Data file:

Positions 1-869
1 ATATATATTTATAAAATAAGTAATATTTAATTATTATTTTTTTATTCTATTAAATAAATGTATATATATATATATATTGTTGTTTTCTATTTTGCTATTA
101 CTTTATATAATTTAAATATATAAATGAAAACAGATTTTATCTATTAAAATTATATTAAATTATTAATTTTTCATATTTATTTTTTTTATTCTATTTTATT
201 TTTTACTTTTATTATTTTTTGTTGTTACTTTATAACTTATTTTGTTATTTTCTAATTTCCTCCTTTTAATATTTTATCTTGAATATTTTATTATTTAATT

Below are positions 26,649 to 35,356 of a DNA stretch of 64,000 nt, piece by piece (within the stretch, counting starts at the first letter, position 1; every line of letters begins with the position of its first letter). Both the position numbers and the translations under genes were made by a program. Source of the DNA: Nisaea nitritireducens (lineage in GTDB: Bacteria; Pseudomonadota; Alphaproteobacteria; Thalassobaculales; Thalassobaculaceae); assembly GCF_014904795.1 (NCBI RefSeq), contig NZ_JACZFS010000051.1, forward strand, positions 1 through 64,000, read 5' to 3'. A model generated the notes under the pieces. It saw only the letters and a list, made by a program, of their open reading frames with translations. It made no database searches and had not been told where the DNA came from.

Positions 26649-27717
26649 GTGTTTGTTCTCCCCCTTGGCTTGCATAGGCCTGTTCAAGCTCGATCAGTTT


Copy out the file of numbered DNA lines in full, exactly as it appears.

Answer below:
Positions 1-869
1 ATATATATTTATAAAATAAGTAATATTTAATTATTATTTTTTTATTCTATTAAATAAATGTATATATATATATATATTGTTGTTTTCTATTTTGCTATTA
101 CTTTATATAATTTAAATATATAAATGAAAACAGATTTTATCTATTAAAATTATATTAAATTATTAATTTTTCATATTTATTTTTTTTATTCTATTTTATT
201 TTTTACTTTTATTATTTTTTGTTGTTACTTTATAACTTATTTTGTTATTTTCTAATTTCCTCCTTTTAATATTTTATCTTGAATATTTTATTATTTAATT

Below are positions 26,649 to 35,356 of a DNA stretch of 64,000 nt, piece by piece (within the stretch, counting starts at the first letter, position 1; every line of letters begins with the position of its first letter). Both the position numbers and the translations under genes were made by a program. Source of the DNA: Nisaea nitritireducens (lineage in GTDB: Bacteria; Pseudomonadota; Alphaproteobacteria; Thalassobaculales; Thalassobaculaceae); assembly GCF_014904795.1 (NCBI RefSeq), contig NZ_JACZFS010000051.1, forward strand, positions 1 through 64,000, read 5' to 3'. A model generated the notes under the pieces. It saw only the letters and a list, made by a program, of their open reading frames with translations. It made no database searches and had not been told where the DNA came from.

Positions 26649-27717
26649 GTGTTTGTTCTCCCCCTTGGCTTGCATAGGCCTGTTCAAGCTCGATCAGTTT